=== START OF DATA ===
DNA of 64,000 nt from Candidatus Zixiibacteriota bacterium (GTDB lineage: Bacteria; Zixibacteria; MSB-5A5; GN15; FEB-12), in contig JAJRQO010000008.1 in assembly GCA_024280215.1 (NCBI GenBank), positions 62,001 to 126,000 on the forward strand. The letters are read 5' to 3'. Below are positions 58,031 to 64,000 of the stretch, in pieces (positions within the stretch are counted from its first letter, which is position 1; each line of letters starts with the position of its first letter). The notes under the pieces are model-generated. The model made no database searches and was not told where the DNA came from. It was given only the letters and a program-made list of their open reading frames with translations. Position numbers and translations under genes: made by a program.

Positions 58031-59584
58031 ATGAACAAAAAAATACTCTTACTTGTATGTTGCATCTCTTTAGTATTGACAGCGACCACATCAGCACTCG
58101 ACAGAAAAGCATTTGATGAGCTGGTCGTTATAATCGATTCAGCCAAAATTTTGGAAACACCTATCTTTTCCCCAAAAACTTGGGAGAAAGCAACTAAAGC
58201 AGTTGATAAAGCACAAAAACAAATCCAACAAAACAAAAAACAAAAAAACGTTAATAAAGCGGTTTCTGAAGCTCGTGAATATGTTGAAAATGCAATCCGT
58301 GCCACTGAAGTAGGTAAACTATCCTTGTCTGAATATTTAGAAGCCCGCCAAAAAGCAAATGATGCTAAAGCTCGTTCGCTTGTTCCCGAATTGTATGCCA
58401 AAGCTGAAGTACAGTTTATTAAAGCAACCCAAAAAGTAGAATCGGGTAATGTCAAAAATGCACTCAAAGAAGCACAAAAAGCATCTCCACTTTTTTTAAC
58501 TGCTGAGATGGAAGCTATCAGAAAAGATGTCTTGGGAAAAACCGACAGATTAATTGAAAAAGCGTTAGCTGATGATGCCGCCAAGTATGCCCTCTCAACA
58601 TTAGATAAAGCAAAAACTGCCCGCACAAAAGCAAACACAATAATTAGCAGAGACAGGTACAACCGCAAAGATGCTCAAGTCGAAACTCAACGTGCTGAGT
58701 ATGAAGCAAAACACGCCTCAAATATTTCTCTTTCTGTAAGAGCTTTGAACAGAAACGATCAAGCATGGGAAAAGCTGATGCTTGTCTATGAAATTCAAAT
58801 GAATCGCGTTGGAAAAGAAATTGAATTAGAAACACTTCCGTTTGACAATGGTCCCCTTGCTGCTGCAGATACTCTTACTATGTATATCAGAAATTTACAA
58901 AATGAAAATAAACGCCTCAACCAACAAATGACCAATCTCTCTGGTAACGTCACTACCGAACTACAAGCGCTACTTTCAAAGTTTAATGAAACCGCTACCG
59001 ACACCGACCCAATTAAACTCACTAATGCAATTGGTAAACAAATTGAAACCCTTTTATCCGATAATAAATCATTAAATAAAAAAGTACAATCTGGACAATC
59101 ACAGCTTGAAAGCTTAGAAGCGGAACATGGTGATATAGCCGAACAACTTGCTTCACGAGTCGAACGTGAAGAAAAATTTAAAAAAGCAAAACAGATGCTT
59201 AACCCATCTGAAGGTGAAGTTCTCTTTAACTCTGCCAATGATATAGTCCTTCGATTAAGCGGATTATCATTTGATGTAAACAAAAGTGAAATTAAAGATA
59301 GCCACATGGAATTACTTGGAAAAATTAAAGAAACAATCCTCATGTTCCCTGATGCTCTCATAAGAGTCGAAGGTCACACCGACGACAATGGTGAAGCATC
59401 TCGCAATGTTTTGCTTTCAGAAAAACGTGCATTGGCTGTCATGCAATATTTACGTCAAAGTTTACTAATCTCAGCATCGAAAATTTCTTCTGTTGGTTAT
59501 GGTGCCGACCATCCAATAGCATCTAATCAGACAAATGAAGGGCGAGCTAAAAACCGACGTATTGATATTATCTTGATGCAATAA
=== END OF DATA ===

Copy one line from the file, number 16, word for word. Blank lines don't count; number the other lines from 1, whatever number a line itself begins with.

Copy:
59301 GCCACATGGAATTACTTGGAAAAATTAAAGAAACAATCCTCATGTTCCCTGATGCTCTCATAAGAGTCGAAGGTCACACCGACGACAATGGTGAAGCATC